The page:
It took him 13 appearances across five years since his senior debut to score for his country but Griffiths never harboured any doubts he would ultimately prove he could thrive at that level.
“I know myself that I’m good enough,” he reflects. “When you speak to my team-mates, they always say I’m good enough. I’ve never had a manager say I wasn’t good enough.”
Maximising that ability, recognised by a series of bosses at both Celtic and Scotland, has been a different matter. Now 27, Griffiths is in the peak years of his career and believes he has found the improvements demanded of him for the lone striker role deployed by both his club and country.
“I am always on the training pitch when I’m fit, trying to work on my weaknesses and trying to get better,” he added. “You’ve seen over the last 18 months or so, working with Brendan Rodgers at Celtic, that my game has come on leaps and bounds.
“It’s not about proving people wrong for me – it’s about folk just opening their eyes and seeing what they’ve got in front of them. For the first six months under Ronny Deila at Celtic, he wasn’t happy with the way things were going but, when he gave me a chance, I proved myself.
“It was exactly the same the second season when he brought Nadir Ciftci in and I had to do it again.
“Then people said ‘you’ll have to prove yourself under Brendan Rodgers’ but people forget that I started last season well and if I hadn’t got injured, Moussa Dembele would have been kept out of the team for longer.
“But I couldn’t fault Moussa’s contribution after I got injured and it was harder for me to get in. I’ve started this season well and hopefully that continues without any injuries.
“Whenever I had my chance with Scotland, I just tried to do my bit for the team. I thought I played well against Slovenia at home in March, albeit I missed one of the worst chances I have ever missed in my life.
“But apart from that, I thought my link-up play was good. I tried to bring others into play.
“At this level you need that. I spoke to Brendan Rodgers and he said my game has gone to a different level since I came back in the summer. That can only be a positive thing going forward.
“With Scotland, I’ve never thought I wasn’t the manager’s type of player. I would think that if I got left out a number of squads in succession, but the fact I am always in squads and I always get an opportunity to play means that I must be doing something right.
“You have got train well all week, be doing things at club level and force your way into the manager’s plans. He has got to pick 11 boys he thinks can contribute to the game. If not, there are guys on the bench who can come on. Guys like Steven Fletcher and Chris Martin had done themselves justice before me by starting games and scoring goals. That is what I had to start doing.”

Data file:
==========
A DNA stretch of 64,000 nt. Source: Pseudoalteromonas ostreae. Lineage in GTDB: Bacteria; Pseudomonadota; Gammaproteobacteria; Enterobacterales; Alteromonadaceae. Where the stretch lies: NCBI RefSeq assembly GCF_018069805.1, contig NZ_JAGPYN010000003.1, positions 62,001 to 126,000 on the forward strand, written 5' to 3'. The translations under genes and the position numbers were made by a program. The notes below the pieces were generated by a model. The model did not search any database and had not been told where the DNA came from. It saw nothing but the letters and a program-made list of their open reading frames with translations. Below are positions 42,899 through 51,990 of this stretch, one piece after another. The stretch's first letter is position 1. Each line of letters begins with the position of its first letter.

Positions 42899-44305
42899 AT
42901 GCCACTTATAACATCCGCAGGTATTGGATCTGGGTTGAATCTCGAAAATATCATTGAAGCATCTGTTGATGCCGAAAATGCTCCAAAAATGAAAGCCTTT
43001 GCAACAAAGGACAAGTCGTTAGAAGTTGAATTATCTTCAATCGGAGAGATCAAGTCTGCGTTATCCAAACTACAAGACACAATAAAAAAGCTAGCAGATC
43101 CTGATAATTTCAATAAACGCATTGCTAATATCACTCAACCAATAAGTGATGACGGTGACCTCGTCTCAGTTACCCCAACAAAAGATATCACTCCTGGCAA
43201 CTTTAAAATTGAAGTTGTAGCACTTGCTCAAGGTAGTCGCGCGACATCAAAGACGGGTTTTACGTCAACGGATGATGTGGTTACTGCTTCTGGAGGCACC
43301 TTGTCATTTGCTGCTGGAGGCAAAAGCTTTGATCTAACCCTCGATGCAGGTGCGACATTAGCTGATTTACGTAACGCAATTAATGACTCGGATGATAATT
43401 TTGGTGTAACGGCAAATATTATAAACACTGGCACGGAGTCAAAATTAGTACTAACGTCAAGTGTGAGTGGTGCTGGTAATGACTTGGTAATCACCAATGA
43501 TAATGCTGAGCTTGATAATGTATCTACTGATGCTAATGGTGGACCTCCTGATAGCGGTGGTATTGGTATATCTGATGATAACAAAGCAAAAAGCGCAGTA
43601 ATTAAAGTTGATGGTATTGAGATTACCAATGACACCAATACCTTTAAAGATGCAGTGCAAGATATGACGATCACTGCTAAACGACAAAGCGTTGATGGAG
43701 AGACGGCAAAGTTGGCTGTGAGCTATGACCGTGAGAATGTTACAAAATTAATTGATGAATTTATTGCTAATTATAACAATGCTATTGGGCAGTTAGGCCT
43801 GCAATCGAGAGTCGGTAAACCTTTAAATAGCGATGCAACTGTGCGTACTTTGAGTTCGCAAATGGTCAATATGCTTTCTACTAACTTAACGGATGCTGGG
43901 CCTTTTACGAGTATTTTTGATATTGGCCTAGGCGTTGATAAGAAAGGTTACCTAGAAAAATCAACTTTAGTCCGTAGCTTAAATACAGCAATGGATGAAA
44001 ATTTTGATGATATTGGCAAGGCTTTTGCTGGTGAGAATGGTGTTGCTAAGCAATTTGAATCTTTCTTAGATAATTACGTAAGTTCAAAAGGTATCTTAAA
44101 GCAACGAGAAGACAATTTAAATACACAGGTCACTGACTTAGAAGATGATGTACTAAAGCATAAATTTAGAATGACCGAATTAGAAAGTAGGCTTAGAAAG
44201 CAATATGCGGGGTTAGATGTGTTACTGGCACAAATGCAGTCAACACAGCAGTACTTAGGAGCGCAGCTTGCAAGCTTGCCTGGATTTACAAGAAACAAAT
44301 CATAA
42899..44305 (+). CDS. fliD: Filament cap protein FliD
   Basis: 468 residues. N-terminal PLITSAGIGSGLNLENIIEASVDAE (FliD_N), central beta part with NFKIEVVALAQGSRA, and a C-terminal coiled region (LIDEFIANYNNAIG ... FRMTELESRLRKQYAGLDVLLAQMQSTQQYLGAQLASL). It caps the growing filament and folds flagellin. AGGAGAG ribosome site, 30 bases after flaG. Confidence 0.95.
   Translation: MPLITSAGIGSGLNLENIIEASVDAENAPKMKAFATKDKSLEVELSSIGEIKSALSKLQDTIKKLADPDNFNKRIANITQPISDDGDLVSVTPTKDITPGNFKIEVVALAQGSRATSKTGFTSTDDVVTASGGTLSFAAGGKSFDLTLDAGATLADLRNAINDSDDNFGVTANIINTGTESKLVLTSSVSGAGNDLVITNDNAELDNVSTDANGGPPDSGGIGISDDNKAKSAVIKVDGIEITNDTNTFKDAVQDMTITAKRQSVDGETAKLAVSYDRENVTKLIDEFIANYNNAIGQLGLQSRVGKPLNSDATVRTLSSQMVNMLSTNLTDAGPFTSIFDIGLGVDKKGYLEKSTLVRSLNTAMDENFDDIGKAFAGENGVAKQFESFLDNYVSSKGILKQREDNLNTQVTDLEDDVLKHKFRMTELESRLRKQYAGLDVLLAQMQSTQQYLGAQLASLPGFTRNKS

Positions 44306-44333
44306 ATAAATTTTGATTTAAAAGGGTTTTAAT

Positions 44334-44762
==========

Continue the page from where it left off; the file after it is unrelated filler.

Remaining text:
Having broken his international duck against England, Griffiths will look to build his scoring momentum in the crucial World Cup qualifiers against Lithuania in Vilnius tomorrow and Malta at Hampden next Monday.
“It doesn’t make a difference to me who the opposition is – if a chance falls to me within 20, 25 yards I’m having a shot at goal,” he said. “If it goes in, it goes in. If not, I’ll wait for another chance. You might not get many chances so you try to make the first one count. But, first and foremost, it’s about the team you play for, whether it’s Celtic or Scotland, and it’s about getting the three points or getting through to the next round.
“After my miss against Slovenia, when I hit the bar, I thought ‘is this ever going to happen?’.
“Then I hit the post two minutes later and thought ‘well, it’s definitely not meant to be.’ And then the England game obviously speaks for itself. You could see the joy on my face when I scored the first and the second one was even better. Hopefully, I can add to my tally on Friday night.”
Griffiths admits he has almost worn out his Sky Plus recorder at home with his repeat viewings of his free-kicks against England. No-one in the Tartan Army will begrudge him the self indulgence.
“I couldn’t tell you how many times I’ve watched them,” he laughs. “Whenever I’m in a bad mood, coming home from training or after a game or whatever, I’ll put that on and it’ll make me smile.
“It means a lot to me but it wasn’t just that, it was the magnitude of the game. To score two goals against anybody for your country would be good but to do it against the Auld Enemy was magic. It’s something I will never forget.”